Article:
We design new architectures for energy storage devices with enhanced energy density while maintaining long service life.

The cycle and calendar life of energy storage systems is often governed by the stability window of the electrolyte. The drive of high cell voltage (which translates to high specific energy) leads to the use of redox couples outside the stability window. However, side reactions on electrode surfaces coupled with volume changes of electrode materials result in capacity loss. Further, undesirable chemical communications between the two electrodes lead to additional side reactions. A solid electrolyte can stop such communication by allowing only the working ions to pass through. Our approach is to employ a thin film metal oxide mixed-ion conductor on a porous polymer support to serve effectively as a solid-state ion conductor. Using mixed-ion conductor as a supported electrolyte greatly expands the materials choices for solid electrolyte layers. We have used this approach to enable long-life lithium-sulfur batteries by stopping soluble polysulfides from crossing over to the negative electrode. We are exploring a broad range of architectures that can enable the next generation cell chemistries.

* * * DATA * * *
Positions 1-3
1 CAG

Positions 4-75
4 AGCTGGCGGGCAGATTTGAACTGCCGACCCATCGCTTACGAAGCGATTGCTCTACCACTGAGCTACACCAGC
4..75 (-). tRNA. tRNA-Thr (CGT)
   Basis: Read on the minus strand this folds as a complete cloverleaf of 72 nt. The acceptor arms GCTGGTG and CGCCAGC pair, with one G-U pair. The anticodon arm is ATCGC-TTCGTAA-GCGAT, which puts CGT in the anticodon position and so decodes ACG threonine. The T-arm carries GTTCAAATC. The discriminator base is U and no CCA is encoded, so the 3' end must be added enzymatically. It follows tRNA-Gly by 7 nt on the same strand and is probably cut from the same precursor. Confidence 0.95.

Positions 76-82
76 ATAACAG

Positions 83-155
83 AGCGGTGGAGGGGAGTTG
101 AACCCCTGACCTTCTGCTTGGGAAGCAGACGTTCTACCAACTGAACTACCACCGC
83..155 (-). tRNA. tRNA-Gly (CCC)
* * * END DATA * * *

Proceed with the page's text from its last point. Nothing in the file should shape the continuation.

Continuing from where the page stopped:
Lithiated vanadium oxide, a mixed ion and electron conductor, coated on a porous separator serves effectively as a solid-state ion conductor and greatly enhances cycling stability of Li-S batteries.
Reference: V2O5 polysulfide anion barrier for long-lived Li–S batteries, W. Li, J. Hicks-Garner, J. Wang, J. Liu, A. F. Gross, E. Sherman, J. Graetz, J. J. Vajo, and P. Liu, Chemistry of Materials, (2014), 26, 3403–3410.